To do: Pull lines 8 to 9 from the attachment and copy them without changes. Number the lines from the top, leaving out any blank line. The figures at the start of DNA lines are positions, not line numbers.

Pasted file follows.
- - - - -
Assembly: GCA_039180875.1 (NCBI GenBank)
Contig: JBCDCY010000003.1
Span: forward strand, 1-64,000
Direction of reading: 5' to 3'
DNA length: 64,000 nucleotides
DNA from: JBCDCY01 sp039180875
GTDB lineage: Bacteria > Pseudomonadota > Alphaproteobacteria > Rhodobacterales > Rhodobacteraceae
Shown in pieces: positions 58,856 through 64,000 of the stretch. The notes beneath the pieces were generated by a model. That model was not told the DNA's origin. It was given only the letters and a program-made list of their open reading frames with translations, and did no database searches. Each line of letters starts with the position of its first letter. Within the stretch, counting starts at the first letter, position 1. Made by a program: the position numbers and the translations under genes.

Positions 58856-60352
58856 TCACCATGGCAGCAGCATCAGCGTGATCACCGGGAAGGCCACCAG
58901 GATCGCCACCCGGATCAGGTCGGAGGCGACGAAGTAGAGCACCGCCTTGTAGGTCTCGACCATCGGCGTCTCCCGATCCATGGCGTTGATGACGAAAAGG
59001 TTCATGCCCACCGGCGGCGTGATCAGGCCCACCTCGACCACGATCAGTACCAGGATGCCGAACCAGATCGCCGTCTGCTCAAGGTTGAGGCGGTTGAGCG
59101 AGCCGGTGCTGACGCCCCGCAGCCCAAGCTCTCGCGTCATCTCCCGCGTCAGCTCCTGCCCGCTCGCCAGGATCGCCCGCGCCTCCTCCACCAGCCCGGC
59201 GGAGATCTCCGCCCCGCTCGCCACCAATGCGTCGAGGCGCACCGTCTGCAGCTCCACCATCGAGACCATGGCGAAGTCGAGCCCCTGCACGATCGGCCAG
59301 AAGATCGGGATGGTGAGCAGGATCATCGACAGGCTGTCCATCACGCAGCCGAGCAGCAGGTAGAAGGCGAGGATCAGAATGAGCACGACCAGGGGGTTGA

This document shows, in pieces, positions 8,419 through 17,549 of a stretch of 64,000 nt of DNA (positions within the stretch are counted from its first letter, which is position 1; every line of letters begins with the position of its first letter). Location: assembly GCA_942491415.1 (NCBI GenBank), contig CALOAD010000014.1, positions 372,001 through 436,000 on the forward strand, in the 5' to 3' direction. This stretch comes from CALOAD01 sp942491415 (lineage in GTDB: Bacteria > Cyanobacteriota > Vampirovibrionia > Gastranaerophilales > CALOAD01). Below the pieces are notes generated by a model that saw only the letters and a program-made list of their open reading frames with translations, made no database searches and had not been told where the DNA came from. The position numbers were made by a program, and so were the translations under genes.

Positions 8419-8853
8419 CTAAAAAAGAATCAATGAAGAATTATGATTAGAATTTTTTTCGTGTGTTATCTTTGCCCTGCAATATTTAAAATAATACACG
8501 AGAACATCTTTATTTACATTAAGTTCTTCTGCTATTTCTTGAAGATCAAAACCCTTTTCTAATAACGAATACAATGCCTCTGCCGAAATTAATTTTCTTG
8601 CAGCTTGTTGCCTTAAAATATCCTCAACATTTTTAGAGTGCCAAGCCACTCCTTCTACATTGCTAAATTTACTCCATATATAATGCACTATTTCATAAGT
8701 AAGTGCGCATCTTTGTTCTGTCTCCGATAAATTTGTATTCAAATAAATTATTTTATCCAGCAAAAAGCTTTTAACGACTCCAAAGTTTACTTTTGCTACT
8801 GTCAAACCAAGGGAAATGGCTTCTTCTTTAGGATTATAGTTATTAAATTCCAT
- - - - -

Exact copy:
Shown in pieces: positions 58,856 through 64,000 of the stretch. The notes beneath the pieces were generated by a model. That model was not told the DNA's origin. It was given only the letters and a program-made list of their open reading frames with translations, and did no database searches. Each line of letters starts with the position of its first letter. Within the stretch, counting starts at the first letter, position 1. Made by a program: the position numbers and the translations under genes.

Positions 58856-60352